Beautiful, isn’t it? You may ask who wrote these sentences. Was it Jared Diamond in 2005? Or was it Al Gore in 1992? Or Rachel Carson in 1962? Or Alexander Ač in 2007? No, someone else was the author. It was Prof Ernst Lehmann, a leading German biologist.

You may also want to know that he was the leading biologist of the Nazi regime and the asterisks above replaced the words “National Socialist”. The words were written as early as in 1934 and I borrowed them from Peter Staudenmaier’s insightful essay, Fascist Ecology: The “Green Wing” of the Nazi Party and its Historical Antecedents. In Staudenmaier’s text, you will see that the Nazis were centuries ahead of the contemporary environmentalists in their own discipline.

Of course, we’re not talking about one biologist here. Like Rajendra Pachauri, Adolf Hitler was an avid vegetarian. His beloved German shepherd dogs had to become vegetarians, too. 😉 Organic farming in the Nazi Germany flourished and the country was the world’s leader in this activity. SS leader Heinrich Himmler had his own organic farm and used the herbs to treat his favorite troops (Hitler preferred homeopathy to achieve the same goal). The national parks in Germany were expanding, especially in the “sacred forests”.

Medical experiments on animals were banned by Hitler himself. Unfortunately, the Jewish children were exempt. Incidentally, the previous two sentences are not unrelated. One of the most important Nazis’ problems with the Jews was that the Jews were promoting the alienation of man from nature: they were “anti-natural”. What a sin! We know quite many ideologues who criticize the “alienation” (and its proponents) even today: these ideologues usually no longer use the word “Jews” for the “anti-natural” people.

You should also notice, as someone has quipped, that people who want to treat animals like humans also want to treat humans like animals – because these two assertions are logically equivalent.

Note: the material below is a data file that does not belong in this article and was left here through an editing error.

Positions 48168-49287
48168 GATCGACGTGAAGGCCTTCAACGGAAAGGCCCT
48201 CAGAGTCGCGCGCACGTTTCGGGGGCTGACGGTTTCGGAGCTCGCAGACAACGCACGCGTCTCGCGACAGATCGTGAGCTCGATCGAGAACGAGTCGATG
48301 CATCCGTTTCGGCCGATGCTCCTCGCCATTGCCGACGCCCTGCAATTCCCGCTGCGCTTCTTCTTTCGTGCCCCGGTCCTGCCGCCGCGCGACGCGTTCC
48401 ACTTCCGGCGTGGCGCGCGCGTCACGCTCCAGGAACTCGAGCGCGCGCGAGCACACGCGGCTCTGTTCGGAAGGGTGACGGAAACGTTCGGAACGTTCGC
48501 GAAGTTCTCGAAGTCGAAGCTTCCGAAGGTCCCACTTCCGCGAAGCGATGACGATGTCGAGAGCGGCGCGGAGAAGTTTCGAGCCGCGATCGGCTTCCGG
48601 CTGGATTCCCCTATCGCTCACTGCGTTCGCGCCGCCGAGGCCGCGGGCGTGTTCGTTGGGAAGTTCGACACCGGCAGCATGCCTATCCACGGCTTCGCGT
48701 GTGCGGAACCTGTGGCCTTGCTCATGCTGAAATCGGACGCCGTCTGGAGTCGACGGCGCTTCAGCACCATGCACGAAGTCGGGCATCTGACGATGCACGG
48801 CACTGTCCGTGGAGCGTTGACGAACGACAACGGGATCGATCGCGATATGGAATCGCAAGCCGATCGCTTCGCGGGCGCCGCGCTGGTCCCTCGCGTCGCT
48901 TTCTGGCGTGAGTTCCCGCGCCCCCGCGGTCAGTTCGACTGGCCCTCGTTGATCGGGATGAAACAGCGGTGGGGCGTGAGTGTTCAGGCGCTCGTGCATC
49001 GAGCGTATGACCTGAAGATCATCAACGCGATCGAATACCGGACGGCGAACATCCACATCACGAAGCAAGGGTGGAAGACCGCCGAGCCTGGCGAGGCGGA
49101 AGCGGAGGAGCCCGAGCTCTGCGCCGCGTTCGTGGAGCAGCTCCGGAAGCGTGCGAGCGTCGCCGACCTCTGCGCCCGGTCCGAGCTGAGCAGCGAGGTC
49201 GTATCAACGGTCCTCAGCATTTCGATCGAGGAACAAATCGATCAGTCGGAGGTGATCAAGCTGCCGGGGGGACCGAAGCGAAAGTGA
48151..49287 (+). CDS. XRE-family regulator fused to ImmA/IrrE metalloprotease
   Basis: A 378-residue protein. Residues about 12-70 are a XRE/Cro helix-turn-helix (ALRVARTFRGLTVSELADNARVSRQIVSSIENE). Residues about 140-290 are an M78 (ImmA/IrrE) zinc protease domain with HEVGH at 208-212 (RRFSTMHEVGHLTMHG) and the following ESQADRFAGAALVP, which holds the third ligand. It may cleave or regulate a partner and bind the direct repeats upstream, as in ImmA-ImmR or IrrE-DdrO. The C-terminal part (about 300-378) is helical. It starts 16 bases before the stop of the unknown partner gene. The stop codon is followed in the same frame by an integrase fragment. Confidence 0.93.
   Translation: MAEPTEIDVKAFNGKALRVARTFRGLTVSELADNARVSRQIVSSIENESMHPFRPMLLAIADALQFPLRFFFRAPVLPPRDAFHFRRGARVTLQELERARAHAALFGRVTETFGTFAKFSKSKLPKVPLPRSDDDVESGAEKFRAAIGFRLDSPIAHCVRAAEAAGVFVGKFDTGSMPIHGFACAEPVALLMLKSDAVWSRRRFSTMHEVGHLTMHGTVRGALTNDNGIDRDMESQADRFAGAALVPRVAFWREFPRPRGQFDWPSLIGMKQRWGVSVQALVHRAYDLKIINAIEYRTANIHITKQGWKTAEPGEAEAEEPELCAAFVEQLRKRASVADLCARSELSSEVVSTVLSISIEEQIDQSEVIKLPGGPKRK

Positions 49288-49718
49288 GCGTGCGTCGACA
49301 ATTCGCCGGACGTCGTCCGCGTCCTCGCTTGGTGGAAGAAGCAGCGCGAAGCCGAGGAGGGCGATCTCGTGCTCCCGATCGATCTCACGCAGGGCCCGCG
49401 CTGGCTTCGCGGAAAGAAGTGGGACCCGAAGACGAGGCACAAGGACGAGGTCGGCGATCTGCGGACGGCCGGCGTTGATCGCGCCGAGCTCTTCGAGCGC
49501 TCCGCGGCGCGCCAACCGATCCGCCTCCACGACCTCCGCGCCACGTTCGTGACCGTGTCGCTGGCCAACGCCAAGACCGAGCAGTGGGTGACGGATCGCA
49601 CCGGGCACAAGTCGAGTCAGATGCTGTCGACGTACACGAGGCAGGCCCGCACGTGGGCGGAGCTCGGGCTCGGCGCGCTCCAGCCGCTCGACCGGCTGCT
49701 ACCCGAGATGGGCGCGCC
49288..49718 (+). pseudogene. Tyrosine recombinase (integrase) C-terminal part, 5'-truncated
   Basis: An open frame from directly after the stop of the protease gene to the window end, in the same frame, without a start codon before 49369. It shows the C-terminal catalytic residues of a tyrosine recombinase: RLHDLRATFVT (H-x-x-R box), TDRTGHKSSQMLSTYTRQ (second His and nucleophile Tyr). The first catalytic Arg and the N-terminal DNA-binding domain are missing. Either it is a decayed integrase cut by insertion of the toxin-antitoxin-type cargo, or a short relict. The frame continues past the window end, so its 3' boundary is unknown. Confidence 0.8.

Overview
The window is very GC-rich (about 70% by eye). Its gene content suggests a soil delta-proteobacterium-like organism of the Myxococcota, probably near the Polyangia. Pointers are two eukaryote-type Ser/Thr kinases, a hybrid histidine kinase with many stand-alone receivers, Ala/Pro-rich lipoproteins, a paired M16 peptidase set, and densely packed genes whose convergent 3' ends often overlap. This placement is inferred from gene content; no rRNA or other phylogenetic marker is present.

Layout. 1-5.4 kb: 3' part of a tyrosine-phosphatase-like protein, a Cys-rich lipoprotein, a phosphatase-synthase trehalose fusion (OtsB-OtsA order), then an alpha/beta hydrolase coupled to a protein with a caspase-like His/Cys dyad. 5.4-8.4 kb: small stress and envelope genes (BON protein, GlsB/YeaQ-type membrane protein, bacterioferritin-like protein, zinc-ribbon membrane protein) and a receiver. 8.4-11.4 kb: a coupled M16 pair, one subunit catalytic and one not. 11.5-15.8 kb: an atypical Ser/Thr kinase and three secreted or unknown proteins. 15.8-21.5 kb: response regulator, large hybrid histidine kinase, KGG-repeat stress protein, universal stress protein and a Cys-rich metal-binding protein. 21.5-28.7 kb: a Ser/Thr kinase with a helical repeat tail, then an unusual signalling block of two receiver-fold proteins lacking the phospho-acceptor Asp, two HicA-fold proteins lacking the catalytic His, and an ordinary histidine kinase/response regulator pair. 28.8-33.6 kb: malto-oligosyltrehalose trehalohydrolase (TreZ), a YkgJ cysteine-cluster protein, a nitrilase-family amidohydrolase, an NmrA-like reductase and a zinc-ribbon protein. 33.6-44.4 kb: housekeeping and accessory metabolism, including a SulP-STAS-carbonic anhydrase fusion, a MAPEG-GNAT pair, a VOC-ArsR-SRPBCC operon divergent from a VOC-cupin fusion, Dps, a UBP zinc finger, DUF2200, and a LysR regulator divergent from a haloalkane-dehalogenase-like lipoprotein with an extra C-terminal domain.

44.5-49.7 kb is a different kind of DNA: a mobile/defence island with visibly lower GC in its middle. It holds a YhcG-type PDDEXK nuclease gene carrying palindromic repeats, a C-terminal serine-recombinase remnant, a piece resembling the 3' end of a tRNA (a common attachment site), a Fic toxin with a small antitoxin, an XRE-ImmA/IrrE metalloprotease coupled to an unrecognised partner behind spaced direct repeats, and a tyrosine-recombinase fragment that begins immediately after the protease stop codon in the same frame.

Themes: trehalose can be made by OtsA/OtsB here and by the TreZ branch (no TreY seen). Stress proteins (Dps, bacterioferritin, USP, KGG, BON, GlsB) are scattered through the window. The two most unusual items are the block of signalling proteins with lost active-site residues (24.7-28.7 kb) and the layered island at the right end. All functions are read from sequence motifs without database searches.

Himmler, the regime’s chief mass murderer, was actually a strict animal rights advocate, too. He considered shooting birds or animals as “pure murder” and waxed lyrical about the ancient Germanic “respect for animals” that they may have borrowed from Buddhism. Himmler was impressed by the ancient Germans who put rats on trial and gave them a chance to improve their behavior. 🙂

The main person who prevented Hitler from imposing much more radical environmentalist regulations may have been Goering who liked fishing and shooting. Nevertheless, even Goering had to be politically “correct” in the 1930s so he assured Prussia that the years of maltreatment of animals under the democracy were over and anyone who flouted the Nazis’ concern for animal rights would be imprisoned. Oh, he was so nice – almost as politically “correct” as Heidi Cullen.

At this moment, many green hearts among the readers must feel very jealous but let me assure you that you first have to take over the military, police, and courts, and only later, you will be able to do the “great” things that your predecessors did in the 1930s.

Hitler needed to abolish trade unions at the very beginning of his reign but there was one ban that was even more urgent and occurred earlier: in 1933, he passed the Enabling Act that regulated cooking of lobsters (this great friend of Nature hated their screams when tossed into boiling water). A few years later, hunting with dogs (and on horseback) was banned, too.

Another activity that kills many people – and that some of the “deniers” tried to justify – is second-hand smoking, right? Well, Adolf Hitler cared about it, too. In 1943, smoking was prohibited in the NSDAP offices. It was banned in streetcars in 1944. However, the great regulator realized that the ban in the Wehrmacht could weaken his military power so it was always allowed to smoke in their military offices.


Now, let me emphasize that the contemporary environmentalists haven’t done the same set of bad things as Adolf Hitler and his comrades. On the other hand, it is equally important to notice that the contemporary greens also haven’t invented any ideas or views that would be really new. Everything has been around for quite some time.